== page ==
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February 1993


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"James D. Peterson" <[log in to unmask]>
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Thu, 25 Feb 1993 09:00:19 CST
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I was very interested to hear your appraisal of the follow-ups to HARVEST OF
SHAME.  But I wonder if it's quite true that nothing has changed.  I'm
certainly no expert on the subject, but it was my understanding that
conditions had improved markedly, though migrant workers still live in what
most Americans would consider sub-standard conditions.  But I thought things
weren't quite so dire as they were in 1960.  Do you have any more
information on the subject?  My students are always interested in this
question after they see  H of S (they are of the concerned but not
personally inconvenienced type, too).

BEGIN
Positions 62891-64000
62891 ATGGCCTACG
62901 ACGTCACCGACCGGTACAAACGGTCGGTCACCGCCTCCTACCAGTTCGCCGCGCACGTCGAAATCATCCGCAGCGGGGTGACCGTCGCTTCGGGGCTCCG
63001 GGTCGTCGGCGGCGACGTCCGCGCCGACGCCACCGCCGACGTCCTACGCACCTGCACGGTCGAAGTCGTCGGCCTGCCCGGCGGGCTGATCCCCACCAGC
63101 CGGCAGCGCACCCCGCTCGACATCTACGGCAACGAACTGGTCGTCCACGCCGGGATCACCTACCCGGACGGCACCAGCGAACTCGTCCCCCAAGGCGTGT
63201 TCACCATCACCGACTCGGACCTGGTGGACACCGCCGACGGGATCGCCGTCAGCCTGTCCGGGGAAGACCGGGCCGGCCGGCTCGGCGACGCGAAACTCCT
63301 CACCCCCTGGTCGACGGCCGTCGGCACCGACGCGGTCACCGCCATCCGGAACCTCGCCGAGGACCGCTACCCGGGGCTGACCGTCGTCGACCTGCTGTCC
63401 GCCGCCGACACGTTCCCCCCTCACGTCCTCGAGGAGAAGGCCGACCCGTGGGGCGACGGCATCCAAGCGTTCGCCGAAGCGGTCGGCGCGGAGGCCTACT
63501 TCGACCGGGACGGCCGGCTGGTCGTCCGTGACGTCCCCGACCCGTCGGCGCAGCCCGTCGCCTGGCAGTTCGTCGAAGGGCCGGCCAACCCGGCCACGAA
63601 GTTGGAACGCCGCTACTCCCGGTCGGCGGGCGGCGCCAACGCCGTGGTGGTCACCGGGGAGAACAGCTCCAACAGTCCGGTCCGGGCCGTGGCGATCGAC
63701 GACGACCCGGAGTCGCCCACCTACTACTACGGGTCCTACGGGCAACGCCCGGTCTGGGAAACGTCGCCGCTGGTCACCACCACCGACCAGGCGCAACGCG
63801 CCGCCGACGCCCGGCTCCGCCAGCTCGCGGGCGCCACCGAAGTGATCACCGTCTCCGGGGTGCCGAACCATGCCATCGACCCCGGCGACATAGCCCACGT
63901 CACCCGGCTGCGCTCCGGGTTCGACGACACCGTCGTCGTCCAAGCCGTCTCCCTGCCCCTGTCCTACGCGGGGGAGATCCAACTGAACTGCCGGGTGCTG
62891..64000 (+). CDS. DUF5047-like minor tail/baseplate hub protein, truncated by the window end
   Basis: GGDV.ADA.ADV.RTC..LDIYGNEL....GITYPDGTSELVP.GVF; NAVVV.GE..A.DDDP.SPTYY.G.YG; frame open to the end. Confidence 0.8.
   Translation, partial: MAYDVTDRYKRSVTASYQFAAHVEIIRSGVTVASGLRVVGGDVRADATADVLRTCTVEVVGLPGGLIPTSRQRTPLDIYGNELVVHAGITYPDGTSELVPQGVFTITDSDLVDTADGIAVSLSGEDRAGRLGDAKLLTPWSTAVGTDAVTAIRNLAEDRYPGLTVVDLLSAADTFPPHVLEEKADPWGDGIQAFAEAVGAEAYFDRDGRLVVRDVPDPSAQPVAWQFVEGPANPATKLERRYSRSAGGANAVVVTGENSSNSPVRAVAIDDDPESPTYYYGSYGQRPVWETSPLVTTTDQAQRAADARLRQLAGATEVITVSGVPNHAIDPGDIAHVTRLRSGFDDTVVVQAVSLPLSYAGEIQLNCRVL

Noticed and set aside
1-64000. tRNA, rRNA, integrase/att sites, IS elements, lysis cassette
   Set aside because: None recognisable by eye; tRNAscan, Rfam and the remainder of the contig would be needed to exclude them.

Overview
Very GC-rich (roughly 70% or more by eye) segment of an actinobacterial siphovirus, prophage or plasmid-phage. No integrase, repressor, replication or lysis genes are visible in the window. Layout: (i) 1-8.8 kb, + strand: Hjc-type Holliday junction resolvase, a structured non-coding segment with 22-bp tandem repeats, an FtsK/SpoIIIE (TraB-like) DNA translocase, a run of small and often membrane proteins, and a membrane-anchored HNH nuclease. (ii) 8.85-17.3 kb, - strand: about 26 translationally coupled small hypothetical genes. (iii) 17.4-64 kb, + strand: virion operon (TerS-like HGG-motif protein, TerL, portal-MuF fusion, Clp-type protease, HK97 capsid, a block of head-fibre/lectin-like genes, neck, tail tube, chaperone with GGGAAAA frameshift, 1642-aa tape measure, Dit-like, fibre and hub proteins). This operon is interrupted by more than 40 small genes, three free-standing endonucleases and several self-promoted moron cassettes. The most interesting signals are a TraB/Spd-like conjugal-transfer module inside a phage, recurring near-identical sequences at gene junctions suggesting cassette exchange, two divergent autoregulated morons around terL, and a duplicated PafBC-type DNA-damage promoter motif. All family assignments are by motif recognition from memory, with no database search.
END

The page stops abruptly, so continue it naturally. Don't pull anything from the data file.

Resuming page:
Of course, if conditions have improved at all, I would be inclined to
attribute that to the United Farm Workers rather than to Edward R. Murrow
and company.
One last point.  I don't think it's quite right to suggest that media
programming doesn't change anything.  After all, why would we waste our
breath condemning films and television that strike us as pernicious if we
didn't think they had any effects?  The mistake comes (in my opinion) in
thinking that a single film or program will have a dramatic effect.  I'm not
the first to make the comparison, but the effect of the one-time Harvest of
Shame broadcast was minimal; the effect of seeing TV coverage of the Vietnam
war night after night was crucial in mobilizing public opinion and political
support in the US.
James Peterson
University of Notre Dame
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